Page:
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Foster and Statham

While filming The Mechanic, Ben Foster wasn’t about to let something like vertigo—-or even the possibility of death—-prevent him from doing his own stunts. Particularly one of the movie’s most stunning: a free-fall off the side of a 450-foot building that he performs with his co-star, stuntmaster Jason Statham.

“I’m not partial to heights,” Foster says. “But it’s the great thing about working with a real athlete like Jason, where I’m always striving to lift my own game, or physical bravery, or whatever that is.” (Director Simon West has a term for it: “They get so macho on those sets. ‘If someone’s jumping off [the building], we’re all jumping off it!’ So we’ve got these shots of them going down and Ben’s looking terrified—-and it’s real fear.”)

Foster elaborates: “It was absolutely crushing! Because you don’t start at the top — they drag your ass up, they put you in a little harness, they hook you up to this wire. And then they say, “OK, you ready?” and one of the riggers came up and said, ‘Well, that’s not how you do it.’ And other people are saying, ‘We gotta go! We gotta go!’ and he’s saying, ‘You gotta loop it the other way.’ And it’s like—-bup bup bup bup [indicates going up]—-‘What do you mean?! What other way?!’

“And it’s four minutes, roughly, to the top, and the physics of it is that the wire turns so you start to spin. And—-my heart’s racing just talking about it—-there’s a certain moment when you say, ‘Fuck this, get me down, no! No.’ And we get to the top and the camera operator says, ‘Let’s go.’ So you just give in. You think, ‘OK, so the thing’s not hooked up right. What’s gonna happen? You’re done.’ There’s no way around it, you know, you’re done. So there was a moment of comfort in that.”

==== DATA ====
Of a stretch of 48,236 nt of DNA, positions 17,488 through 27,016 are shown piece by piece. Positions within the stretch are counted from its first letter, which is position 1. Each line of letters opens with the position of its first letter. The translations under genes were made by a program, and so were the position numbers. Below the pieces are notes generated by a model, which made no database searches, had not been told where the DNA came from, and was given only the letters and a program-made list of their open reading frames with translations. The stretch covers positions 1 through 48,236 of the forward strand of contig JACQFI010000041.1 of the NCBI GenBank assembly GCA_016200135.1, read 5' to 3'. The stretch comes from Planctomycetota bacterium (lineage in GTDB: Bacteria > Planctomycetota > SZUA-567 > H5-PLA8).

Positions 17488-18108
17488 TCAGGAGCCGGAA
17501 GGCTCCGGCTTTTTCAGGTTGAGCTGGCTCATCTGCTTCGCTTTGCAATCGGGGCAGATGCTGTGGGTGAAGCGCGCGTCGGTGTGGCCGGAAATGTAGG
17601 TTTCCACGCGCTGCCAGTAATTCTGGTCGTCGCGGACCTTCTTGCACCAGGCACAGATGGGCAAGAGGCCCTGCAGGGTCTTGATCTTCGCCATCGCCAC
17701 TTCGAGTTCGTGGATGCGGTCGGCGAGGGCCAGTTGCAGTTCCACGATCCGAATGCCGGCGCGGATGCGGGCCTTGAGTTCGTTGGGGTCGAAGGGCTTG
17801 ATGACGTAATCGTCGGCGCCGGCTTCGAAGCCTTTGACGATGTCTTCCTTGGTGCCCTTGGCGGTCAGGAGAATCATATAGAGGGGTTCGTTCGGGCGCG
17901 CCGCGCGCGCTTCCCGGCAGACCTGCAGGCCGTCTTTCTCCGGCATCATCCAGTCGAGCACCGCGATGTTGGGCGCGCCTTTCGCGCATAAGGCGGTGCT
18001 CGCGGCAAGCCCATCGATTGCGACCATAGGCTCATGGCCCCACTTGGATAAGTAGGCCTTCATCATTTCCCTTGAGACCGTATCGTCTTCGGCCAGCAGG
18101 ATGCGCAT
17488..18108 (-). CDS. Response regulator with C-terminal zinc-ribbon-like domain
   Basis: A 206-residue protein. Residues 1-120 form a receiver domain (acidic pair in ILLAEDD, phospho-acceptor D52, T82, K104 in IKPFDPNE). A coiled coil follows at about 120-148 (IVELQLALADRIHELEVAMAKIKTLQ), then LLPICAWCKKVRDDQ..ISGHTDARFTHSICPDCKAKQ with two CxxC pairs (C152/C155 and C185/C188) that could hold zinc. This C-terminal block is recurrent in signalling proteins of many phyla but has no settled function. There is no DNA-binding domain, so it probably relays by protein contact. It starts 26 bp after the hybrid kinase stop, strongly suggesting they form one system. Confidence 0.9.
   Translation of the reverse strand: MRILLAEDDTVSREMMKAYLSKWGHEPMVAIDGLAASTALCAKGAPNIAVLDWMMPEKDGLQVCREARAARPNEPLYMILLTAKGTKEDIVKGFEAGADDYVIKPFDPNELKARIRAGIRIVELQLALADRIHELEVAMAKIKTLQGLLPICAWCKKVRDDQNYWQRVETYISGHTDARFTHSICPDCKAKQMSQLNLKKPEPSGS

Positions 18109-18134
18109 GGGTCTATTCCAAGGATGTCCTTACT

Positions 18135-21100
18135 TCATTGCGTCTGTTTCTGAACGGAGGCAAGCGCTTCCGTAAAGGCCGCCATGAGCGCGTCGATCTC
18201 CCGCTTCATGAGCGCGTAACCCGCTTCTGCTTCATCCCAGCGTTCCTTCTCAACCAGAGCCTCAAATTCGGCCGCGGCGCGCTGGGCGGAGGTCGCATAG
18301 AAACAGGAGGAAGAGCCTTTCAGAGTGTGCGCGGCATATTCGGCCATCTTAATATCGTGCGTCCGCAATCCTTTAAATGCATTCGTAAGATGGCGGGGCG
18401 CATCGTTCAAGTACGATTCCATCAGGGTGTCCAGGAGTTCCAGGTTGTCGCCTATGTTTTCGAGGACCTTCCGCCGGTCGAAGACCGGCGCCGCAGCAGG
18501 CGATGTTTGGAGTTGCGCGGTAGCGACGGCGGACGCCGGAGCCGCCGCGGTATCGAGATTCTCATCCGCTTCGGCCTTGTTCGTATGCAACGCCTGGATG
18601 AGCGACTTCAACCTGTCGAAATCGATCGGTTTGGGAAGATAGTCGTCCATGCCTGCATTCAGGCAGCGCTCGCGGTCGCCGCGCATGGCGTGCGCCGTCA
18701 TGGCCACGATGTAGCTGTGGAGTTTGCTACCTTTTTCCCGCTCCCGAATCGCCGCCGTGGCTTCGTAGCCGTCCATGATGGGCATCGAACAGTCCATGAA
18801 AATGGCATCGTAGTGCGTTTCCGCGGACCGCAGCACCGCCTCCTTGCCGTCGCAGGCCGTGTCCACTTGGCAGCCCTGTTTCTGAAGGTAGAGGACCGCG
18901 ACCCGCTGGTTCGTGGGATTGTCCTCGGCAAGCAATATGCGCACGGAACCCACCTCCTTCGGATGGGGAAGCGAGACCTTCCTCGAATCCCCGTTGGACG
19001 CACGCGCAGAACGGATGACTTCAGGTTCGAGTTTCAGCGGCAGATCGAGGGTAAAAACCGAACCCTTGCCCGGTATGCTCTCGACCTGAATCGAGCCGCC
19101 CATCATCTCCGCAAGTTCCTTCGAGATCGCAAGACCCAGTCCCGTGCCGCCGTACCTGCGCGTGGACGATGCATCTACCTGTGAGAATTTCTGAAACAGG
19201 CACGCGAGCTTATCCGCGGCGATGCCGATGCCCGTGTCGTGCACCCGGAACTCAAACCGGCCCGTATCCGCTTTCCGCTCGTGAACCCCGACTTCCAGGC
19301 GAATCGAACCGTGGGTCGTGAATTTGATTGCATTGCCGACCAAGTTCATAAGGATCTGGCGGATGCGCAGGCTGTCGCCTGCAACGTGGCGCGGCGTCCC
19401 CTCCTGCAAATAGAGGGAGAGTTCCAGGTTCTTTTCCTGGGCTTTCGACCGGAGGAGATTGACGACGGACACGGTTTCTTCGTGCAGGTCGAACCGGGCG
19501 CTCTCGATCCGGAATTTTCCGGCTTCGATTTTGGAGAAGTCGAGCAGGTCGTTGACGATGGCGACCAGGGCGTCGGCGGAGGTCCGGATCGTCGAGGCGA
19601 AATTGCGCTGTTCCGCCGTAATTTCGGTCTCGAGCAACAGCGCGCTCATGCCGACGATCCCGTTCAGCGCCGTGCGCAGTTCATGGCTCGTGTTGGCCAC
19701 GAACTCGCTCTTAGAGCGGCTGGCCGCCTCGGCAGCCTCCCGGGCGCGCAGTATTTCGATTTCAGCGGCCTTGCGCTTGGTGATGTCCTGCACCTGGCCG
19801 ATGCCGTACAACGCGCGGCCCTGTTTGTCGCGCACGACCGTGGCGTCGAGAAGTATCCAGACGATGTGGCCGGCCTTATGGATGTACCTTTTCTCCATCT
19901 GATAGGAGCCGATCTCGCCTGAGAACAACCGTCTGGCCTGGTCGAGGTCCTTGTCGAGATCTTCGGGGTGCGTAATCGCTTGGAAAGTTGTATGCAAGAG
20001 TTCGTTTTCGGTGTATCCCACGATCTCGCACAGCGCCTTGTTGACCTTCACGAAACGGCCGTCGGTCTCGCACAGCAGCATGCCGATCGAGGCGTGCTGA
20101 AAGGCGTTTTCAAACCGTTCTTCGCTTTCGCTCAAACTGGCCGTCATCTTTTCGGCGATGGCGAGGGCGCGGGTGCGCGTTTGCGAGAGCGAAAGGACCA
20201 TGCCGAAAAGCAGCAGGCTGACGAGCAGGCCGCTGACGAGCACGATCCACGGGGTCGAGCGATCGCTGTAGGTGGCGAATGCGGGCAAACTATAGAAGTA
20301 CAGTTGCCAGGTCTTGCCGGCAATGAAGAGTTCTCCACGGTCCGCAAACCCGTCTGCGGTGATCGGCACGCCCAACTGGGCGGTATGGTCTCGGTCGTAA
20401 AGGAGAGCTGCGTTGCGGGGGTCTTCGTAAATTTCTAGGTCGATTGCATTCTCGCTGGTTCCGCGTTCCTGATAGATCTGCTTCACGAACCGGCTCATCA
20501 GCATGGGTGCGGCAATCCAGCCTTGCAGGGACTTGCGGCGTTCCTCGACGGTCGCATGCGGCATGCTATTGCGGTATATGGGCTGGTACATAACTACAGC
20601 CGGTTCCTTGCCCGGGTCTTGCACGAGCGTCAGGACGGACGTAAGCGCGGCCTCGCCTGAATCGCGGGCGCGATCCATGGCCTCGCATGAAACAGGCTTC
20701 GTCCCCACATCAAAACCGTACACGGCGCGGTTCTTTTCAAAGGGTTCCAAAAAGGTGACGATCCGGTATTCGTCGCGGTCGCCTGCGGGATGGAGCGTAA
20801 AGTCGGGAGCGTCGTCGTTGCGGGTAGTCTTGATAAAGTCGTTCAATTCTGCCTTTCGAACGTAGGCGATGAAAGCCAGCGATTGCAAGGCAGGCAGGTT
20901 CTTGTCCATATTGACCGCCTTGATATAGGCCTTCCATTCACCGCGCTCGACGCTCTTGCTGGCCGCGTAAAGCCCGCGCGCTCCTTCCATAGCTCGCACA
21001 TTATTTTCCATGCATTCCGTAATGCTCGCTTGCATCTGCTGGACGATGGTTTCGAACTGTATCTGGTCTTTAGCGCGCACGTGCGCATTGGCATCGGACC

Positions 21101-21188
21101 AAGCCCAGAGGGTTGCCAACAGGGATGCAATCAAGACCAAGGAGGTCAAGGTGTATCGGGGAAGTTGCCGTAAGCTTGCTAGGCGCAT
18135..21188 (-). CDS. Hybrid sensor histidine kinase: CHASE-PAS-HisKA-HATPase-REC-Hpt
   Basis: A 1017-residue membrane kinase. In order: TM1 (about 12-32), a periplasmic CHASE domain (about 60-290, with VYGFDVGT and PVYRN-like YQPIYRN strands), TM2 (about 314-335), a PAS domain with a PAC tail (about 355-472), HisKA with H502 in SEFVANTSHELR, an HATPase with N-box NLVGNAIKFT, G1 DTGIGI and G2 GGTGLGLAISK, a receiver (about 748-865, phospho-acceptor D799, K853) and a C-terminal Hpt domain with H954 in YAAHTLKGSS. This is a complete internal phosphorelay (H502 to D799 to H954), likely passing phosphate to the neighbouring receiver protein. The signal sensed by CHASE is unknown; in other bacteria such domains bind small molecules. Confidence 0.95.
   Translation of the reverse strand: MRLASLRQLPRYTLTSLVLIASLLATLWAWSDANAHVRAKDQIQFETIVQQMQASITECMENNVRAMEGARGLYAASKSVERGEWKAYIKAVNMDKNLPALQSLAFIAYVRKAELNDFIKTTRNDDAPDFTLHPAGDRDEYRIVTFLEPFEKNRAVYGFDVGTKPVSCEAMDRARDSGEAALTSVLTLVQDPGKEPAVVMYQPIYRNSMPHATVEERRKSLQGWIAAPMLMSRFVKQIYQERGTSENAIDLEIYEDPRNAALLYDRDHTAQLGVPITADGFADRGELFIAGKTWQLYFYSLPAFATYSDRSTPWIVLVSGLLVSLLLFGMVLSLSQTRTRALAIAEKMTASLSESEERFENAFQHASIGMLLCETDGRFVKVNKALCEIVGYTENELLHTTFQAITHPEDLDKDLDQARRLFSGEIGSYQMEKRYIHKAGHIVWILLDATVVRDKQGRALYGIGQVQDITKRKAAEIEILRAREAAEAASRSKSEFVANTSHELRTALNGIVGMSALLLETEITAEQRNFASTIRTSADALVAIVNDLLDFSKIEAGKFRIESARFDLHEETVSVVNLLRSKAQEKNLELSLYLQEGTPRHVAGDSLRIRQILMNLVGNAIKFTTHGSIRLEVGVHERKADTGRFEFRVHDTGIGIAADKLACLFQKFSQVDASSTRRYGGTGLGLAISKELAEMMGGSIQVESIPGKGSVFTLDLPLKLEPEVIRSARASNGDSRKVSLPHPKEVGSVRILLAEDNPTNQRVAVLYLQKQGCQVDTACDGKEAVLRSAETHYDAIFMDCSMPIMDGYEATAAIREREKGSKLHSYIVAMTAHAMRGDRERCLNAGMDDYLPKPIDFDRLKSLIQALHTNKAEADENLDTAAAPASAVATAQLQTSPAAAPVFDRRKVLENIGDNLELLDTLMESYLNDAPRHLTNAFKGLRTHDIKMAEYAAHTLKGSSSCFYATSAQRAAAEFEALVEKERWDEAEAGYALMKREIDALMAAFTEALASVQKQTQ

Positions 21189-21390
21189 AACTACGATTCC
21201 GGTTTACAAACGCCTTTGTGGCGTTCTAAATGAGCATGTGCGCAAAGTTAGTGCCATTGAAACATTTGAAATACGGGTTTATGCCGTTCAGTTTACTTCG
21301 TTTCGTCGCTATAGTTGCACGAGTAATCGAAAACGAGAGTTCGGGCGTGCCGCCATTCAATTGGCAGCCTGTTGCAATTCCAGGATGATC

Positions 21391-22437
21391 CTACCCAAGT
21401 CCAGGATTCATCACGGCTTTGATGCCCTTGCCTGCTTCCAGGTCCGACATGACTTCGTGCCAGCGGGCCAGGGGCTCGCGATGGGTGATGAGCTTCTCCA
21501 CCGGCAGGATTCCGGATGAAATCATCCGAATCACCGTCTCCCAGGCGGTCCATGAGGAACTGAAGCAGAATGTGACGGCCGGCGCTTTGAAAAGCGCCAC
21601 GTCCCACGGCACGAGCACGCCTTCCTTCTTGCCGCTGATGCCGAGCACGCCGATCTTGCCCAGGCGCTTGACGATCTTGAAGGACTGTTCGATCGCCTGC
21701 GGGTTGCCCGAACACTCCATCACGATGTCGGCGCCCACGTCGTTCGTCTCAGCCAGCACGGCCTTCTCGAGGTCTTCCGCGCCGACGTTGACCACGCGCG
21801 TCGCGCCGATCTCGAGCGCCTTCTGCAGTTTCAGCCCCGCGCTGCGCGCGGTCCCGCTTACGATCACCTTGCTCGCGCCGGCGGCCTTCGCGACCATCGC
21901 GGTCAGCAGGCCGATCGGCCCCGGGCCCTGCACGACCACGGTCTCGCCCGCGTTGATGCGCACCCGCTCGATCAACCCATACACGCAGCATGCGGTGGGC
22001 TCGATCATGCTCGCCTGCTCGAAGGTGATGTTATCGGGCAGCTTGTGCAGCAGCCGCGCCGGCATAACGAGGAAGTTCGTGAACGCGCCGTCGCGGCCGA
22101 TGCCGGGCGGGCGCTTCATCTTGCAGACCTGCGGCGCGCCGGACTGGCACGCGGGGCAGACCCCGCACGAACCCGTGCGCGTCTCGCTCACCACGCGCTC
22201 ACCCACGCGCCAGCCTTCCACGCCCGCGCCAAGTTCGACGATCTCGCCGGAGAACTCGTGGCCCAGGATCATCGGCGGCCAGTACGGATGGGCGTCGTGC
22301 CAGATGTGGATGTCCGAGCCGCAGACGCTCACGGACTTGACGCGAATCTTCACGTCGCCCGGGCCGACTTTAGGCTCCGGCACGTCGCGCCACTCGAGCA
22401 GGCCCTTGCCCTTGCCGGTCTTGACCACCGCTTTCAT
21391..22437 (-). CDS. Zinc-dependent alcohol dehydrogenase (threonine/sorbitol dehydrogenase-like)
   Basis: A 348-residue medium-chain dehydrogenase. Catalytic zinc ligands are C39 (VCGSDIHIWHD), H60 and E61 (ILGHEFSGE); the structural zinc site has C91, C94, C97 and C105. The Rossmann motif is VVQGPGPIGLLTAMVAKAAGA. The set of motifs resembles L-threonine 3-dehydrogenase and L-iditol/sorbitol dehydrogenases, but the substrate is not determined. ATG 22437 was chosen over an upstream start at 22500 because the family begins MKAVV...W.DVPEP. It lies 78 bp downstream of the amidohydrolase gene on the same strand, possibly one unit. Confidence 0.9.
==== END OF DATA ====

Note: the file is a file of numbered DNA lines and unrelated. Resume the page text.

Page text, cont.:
Statham wasn’t exactly feeling Foster’s pain. “That stunt was particularly fun because I got to do it with Ben. He’s a man who’s very fearful of heights. So to see someone’s face quivering in the wind [laughs]…but he was very brave. Those kinds of situations are full of adrenaline and they’re very exciting to execute. You always question whether they’re safe. There’s no guarantee that something can’t go wrong, so there’s always a thrill to it.”

The Transporter star wouldn’t have it any other way. “I hate green screen, personally, because there’s nothing that can allow you to experience the full adrenaline of dropping down the side of a building unless you actually do it. To pretend you are, flailing your arms, is so fake to me. It’s good to excite the heart. And I always work very closely with the stuntmen. I’m very involved from start to finish. You know, my opinion counts for a lot since I’m going to be the one doing them!”

Despite his initial fear, Foster eventually caught the bug. “The first time you’re thinking, ‘Oh, I shouldn’t do this, I shoulda let the stunt guy do this.’ But the second time you wanna go up again. Then it’s the best ride in the world. It’s the greatest job in the world. It’s an addiction. ‘Do it again! Drop me! Let’s go! Faster, drop the thing faster!'”

Intense physical training is obviously a must when actors perform their own stunts. “There’s no drinking in the bar every night and waking up hungover,” Statham says. “We do a lot of martial-arts training, a combination of everything—-punching, kicking, kickboxing, jujitsu. It’s not specific to a certain martial art; it’s movie martial arts, and it could incorporate any array of moves. We’re not trying to portray a guy who did kung fu all his life.”

Statham’s experience as a competitive high-diver and adrenaline junkie (“I was always throwing myself around, doing silly things”) as well as actioner-veteran gave him an edge over Foster, who got hurt while filming a brutal fight sequence with a much taller, much wider actor. “The night before we started shooting the bulk of it, I got injured, terribly, doing a very small stunt that I shouldn’t have allowed myself to do,” Foster says. “I just did a fall — fell on my shoulder, it snapped. Didn’t say anything on set, thought I’d just kinda shrug it off. Woke up the next morning, shoulder’s up to here [raises it to his head]. It’s not a phone call you want to make to production.

“So they sent me to the doctor for the [New Orleans] Saints and he pulled out a big syringe and gave me about five shots. And I felt really good. So I was like, ‘Let’s do this, we’re ready, my arm’s back.’ And an hour before we were ready to shoot, the shoulder went back up. Doctor comes to set and he’s just laughing. He’s like, ‘You know, I work with the Saints and they’re a lot bigger than you. But I’ve never given anyone this much.’ [The arm] wasn’t quite operational so we just re-choreographed the scene so everything was reversed.

“But it was great fun. We got our asses kicked.”